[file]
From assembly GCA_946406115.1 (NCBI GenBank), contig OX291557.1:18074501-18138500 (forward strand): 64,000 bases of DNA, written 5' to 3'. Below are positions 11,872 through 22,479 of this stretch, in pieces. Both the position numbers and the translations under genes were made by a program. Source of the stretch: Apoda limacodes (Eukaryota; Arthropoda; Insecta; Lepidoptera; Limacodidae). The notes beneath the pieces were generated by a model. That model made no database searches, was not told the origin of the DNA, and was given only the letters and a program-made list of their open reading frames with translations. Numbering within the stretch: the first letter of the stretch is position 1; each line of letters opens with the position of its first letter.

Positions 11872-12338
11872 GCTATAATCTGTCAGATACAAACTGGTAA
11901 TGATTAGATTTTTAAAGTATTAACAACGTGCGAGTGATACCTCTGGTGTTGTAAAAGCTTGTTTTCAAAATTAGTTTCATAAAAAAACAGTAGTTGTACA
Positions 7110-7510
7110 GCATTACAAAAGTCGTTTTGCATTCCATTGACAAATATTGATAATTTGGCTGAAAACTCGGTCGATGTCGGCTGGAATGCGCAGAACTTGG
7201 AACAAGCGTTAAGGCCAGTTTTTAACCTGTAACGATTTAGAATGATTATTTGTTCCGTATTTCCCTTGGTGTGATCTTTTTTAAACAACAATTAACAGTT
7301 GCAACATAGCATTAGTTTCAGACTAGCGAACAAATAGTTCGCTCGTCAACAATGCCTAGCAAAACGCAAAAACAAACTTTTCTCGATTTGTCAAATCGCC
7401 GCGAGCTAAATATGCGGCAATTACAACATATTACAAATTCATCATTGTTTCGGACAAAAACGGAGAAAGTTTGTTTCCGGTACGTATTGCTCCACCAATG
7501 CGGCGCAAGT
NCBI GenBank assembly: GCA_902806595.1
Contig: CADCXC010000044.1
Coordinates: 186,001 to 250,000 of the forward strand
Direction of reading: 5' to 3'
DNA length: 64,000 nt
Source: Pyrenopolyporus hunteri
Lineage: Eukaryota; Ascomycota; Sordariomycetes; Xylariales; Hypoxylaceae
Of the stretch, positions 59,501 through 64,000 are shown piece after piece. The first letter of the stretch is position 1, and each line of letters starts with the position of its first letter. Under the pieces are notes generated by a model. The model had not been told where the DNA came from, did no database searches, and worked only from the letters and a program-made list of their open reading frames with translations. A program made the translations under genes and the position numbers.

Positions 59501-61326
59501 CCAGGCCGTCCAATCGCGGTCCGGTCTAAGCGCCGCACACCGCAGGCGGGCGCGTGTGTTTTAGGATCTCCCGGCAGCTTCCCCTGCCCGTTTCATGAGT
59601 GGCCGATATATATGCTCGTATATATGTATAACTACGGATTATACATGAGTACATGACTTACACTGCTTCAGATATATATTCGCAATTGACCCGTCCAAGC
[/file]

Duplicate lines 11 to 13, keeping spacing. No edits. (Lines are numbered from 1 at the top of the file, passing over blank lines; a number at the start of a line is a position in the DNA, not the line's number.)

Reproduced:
NCBI GenBank assembly: GCA_902806595.1
Contig: CADCXC010000044.1
Coordinates: 186,001 to 250,000 of the forward strand